by Rev. Austin Miles
The best known high wire act in circus history would be The Great Wallendas. The Patriarch of the family, Karl, came to America with his troupe from Germany under contract for the Ringling Brothers Circus. Their act was an immediate hit in America, receiving a ten minute standing ovation in Madison Square Garden at their first U.S. appearance.
The chilling highlight of their presentation was the Seven High Pyramid on the high wire, a chilling display with four men on the wire, two men balanced atop them with a pole on their shoulders where a young woman would make her way to the top, a chair would be scooted out to her, she would carefully sit in the chair as they made their way to the middle of the wire, stop, and the young woman would put her feet on the bottom rung of the chair, as she slowly made her way up to stand on the seat of the chair. She would then stand on that chair, which tilted back and forth, bringing screams from the audience then make her way back down which required extremely delicate movements.
And there was no net or safety harnesses.
People’s hearts would literally stop as this process took place. Mine certainly did since I was born with a fear of heights. I still get nervous standing on a street curb. That young woman was Carla Wallenda, Karl’s Daughter who was 15 at the time I met her. I was 17 and had been hired as a clown and received national publicity since I was the youngest clown of all. Indeed, I was the original Kokomo the Clown.
This was the Cole Brothers’ Circus at the Chicago Stadium. I had a clown bit I did right after the Wallendas presentation. I had become acquainted with Carla and we visited both before and after their act. She was so charming, friendly and totally relaxed. Not me, I was a nervous wreck before doing my clown act which presented no danger to me except possibly to my ego. I could not believe how brave she was. How could she be calm when she will be going up there?
We saw each other often after that engagement as we appeared on circuses throughout the U.S. including Hawaii. So we literally grew up together. Meanwhile I was upped to be the Ringmaster, with the red tails, top hat and put the show through its paces.
She was so much fun to be around since she had an explosive sense of humor. While in Hawaii, a Tidal Wave was scheduled to hit the island, so four of us jumped in a car and headed up the nearest mountain. We were settled in when a big fire broke out and we had to accelerate back down that mountain. Carla said, “Hawaii is a strange place. The ocean chases you up the mountain and the mountain chases you back down to the ocean.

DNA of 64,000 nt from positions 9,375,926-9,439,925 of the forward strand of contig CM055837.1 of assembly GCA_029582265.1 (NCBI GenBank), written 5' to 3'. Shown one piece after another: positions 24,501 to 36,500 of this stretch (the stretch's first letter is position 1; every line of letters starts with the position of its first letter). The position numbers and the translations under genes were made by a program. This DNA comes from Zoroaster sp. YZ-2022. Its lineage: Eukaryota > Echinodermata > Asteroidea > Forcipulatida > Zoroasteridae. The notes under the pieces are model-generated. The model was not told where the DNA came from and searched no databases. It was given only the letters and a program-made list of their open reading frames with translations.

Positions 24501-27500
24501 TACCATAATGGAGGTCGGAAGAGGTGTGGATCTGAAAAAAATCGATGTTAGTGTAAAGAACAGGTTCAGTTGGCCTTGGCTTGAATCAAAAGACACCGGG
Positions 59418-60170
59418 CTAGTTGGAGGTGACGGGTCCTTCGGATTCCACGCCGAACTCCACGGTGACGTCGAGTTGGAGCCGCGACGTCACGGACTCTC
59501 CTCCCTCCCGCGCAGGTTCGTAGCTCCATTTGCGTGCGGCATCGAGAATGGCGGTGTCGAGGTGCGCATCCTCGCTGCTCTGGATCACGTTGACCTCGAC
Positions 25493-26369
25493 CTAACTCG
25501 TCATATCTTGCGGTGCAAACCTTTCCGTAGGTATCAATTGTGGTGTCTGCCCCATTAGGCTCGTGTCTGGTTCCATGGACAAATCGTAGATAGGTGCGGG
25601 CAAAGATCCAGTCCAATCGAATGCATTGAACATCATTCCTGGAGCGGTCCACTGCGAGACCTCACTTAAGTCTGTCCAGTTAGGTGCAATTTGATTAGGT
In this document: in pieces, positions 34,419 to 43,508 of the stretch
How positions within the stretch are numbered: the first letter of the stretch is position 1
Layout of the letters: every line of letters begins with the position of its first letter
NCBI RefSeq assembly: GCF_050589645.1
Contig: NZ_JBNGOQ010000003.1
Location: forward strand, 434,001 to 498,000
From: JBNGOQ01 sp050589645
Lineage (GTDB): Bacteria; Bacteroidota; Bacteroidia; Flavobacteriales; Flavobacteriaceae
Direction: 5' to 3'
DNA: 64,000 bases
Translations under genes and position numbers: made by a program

Nik Wallenda was her nephew and gained fame by traversing Niagara Falls and The Grand Canyon. She was asked by a reporter if she was related to Nik Wallenda. “No.” she said, “he’s related to me–I was here first.”
Most are familiar with the tragedy in Detroit. The 7 high pyramid collapsed throwing the troupe to the ground. Two of the family were killed and her brother Mario was paralyzed for life. What was left of the troupe incredibly showed up the next day to perform. Yes, a tradition of show business – The Show Must Go On. And that was demonstrated under the most extraordinary of conditions.
This troupe will go down not only in circus history, but history in general. They accomplished on the high wire what no other troupe could do. One time a troupe member fell and seemed to fall so gently that a reporter said it looked like she was flying. Hence the new billing, The Flying Wallendas. Even though that would describe a trapeze act, not a wire walking act, it stuck.
Once after a show, there were gatherings outside the trailers with refreshments for all to enjoy along with passing along the latest news about the circus world. Karl and I were sitting together. In the distance we could see the shadow of his high wire in place at the field where we performed. He looked, then said to me, “You know, Ven I am up on dot vire, I feel like young man again. But now dat I am here, I feel like old man again. Dot is wvy I love dat vire.”
The most fascinating man I ever knew, Karl Wallenda, fell to his death in 1978 while walking 100 feet high between the towers of a hotel in San Juan, Puerto Rico. Karl was never expected to fall to his death from the wire. For me, I thought it would be him slipping on a banana peel.
Carla died this past Saturday, March 6th in Sarasota at the age of 85. She made her high wire debut when she was six weeks old. Karl rode the bicycle on the high wire and her mother, Helen, sat on his shoulders, holding the infant and introducing her to the public. As a toddler, Carla appeared in a 1939 newsreel showing her being taught to walk the wire by her parents.
It was a highlight of my life to know that family. They were incredible.
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